By: Mary Kay Morrison, Humor Academy Founder/Director & AATH Past President
How will I know when I am old? As a young child, I decided that it would be when I could not do a cartwheel anymore. I secretly continued to do them. Secretly--because my own internalized ageism had been shaped by a predominant societal norm that play (including cartwheels) is just for kids. Fortunately, my interest in the study of brain research and aging has flipped my ageism beliefs upside down. Turns out that exercise (including cartwheels) and incorporating laughter and play into a daily routine will significantly slow the aging process.
Current research indicates that a youthful frame of mind can have a powerful effect on both physical aging and mental abilities. In a groundbreaking experiment, scientists prepared an environment designed to induce a younger subjective age in participants. Various methods were used to back-peddle the mindset. One technique involved creating an atmosphere similar to what participants experienced in their teens and early 20’s. After a week of living in an environment with the music, movies and atmosphere of their youth, most of these adults became more capable on both physical and mental tasks.
Early in my own career, I became fascinated with brain science. A previous job included reviewing substantial research on the health effects of diet and the benefits of exercise. The impact of reviewing this research has had a significant influence on my personal lifestyle choices which include a pescatarian diet and striving to exercise on a regular basis.
“I broke up with my gym. We were not working out.”
As I continue to study and teach about the neuroscience of humor, I have found that the workshop sessions that I present on "Humor and Aging” are becoming increasingly popular. These sessions begin with participants answering the question: “At what age do you think you become old?” The responses are varied, but after lively conversation, it is generally agreed that age is a state of mind.
Cartoons on aging are plentiful. They usually highlight the physical and mental challenges that are typical of aging. In workshops for seniors, we review cartoons and discuss which ones they think are funny. These cartoons include quotes like “ I really don’t mind getting older, but my body is taking it badly.” Most of the time the room is engaged in lively conversation and lots of laughter. However, the first time that I did this exercise, one of the participants looked at me and angrily exclaimed: “There is nothing funny about getting old!” As I continued a conversation with her, I realized that she and I were about the same age, and yet we had very different mindsets about aging. The benefit of learning about humor research through AATH has contributed to my understanding on the importance of finding laughter during life challenges.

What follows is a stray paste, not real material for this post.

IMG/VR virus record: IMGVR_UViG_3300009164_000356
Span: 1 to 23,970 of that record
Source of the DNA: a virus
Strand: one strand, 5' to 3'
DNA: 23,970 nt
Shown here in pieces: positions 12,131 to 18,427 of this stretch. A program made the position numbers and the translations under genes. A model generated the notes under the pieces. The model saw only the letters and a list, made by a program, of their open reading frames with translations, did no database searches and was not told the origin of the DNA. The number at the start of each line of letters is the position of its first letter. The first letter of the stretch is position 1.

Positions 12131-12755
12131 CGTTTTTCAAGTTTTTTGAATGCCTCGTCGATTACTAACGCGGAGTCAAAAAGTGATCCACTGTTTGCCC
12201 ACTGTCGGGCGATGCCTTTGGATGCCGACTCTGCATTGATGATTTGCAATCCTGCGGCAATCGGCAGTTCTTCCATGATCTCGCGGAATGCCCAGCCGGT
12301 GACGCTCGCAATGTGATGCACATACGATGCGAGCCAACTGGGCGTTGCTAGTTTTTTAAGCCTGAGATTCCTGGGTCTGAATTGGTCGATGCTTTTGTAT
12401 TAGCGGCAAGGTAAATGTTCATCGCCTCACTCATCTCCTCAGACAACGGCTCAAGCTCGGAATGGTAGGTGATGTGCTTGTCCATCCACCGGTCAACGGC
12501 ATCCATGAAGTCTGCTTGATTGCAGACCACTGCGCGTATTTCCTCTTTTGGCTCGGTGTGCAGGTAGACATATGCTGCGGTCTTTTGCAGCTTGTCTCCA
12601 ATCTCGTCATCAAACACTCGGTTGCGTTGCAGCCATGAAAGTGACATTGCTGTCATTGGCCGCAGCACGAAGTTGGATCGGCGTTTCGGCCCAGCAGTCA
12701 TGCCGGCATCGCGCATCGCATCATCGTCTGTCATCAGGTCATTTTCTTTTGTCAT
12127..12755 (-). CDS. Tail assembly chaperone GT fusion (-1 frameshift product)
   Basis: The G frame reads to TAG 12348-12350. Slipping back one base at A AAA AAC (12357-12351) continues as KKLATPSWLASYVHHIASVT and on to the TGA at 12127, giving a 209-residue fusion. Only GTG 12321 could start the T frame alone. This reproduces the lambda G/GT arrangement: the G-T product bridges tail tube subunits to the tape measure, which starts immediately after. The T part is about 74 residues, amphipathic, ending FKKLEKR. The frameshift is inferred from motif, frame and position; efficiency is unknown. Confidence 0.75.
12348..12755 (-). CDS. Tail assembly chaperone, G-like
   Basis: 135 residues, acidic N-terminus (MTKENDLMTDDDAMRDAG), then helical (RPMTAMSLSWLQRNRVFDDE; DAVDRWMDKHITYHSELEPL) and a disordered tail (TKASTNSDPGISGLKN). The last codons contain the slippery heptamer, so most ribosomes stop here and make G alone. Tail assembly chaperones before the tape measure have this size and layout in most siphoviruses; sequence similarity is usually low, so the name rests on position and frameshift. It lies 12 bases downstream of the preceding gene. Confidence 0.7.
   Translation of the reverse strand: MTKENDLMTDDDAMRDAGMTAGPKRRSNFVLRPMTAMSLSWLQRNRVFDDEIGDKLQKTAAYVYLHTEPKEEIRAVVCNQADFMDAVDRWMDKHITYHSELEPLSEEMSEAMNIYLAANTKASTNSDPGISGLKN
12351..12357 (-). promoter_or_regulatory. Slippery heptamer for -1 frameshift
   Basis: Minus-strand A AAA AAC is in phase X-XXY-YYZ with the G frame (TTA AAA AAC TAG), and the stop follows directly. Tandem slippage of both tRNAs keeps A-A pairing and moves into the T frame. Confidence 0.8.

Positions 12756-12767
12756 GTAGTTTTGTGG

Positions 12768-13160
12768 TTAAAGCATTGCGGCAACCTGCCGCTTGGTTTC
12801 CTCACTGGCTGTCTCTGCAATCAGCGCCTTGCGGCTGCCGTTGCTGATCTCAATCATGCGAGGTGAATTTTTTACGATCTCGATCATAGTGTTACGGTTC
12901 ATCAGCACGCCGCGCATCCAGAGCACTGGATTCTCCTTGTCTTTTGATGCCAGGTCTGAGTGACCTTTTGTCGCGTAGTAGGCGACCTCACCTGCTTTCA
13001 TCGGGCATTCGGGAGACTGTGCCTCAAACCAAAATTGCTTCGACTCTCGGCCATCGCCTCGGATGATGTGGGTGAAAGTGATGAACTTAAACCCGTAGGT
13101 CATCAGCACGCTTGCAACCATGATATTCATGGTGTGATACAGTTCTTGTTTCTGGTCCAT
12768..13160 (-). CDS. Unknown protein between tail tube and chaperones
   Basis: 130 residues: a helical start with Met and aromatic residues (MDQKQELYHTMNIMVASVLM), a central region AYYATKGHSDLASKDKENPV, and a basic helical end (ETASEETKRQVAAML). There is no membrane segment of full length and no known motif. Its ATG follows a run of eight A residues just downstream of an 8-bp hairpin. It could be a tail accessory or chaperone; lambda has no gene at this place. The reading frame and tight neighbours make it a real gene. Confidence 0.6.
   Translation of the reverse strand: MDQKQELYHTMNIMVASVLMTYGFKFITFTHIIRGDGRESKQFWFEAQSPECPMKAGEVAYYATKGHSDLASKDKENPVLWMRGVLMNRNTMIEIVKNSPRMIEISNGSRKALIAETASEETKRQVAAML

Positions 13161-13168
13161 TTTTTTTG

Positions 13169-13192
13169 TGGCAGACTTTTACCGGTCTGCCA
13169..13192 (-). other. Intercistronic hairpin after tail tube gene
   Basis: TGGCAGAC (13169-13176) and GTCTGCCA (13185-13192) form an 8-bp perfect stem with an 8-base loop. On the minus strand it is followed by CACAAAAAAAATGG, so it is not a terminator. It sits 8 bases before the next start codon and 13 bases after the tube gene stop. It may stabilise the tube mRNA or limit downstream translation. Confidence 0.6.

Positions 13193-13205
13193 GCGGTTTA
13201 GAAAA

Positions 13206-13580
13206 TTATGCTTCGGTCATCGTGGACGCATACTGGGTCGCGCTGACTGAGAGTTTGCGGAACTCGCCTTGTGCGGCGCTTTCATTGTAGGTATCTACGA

As you get older, you’ve got to stay positive. For example, the other day I fell down the stairs…instead of getting upset I just thought: “Wow, that’s the fastest I’ve moved in years.
Play and playfulness are critical components for keeping a youthful mindset. Play generates laughter as well as the exercise needed to keep those rusted body parts in working order. Playfulness encourages a sense of humor, the tonic for anyone interested in reducing stress and having a positive, optimistic mindset. Some of my favorite examples of playfulness are
from the videos and quotes by comedian Tim Conway:
“I spend a lot of time thinking about the hereafter. Each time I enter a room, I wonder what I’m here after.”
- Tim Conway
“How did I get this old this fast?”
This was actually a lighthearted statement from my mom, Ruth Duncan Wiltz, at age 92. I remember laughing with her as we were reminiscing about the past. These words continue to resonate when I reflect on the unbelievable fact that I am now in my seventies. Turns out that regularly doing those cartwheels, creating snow angels and being a real swinger seem to have a positive impact on my mindset.
“We don’t stop playing because we grow old: we grow old because we stop playing.”
George Bernard Shaw
Continue to transform your mindset with exercise, laughter and Play. Your body will thank you for it!
About the Author:
Mary Kay Morrison is an educator who has taught at virtually every level of the educational spectrum, facilitating keynote presentations and workshop sessions for the past 30 years. She is past president of the AATH (Association of Applied and Therapeutic Humor) and founded the AATH Humor Academy graduate studies and CHP (Certified Humor Professional) program. The AATH Lifetime Achievement award was presented to her in 2016. Her book, “Using Humor to Maximize Living” is the text for numerous college courses. Her latest book, “Legacy of Laughter: A Grandparent Guide and Playbook” will be published in 2020. Additional information can be found on her website. https://www.questforhumor.com/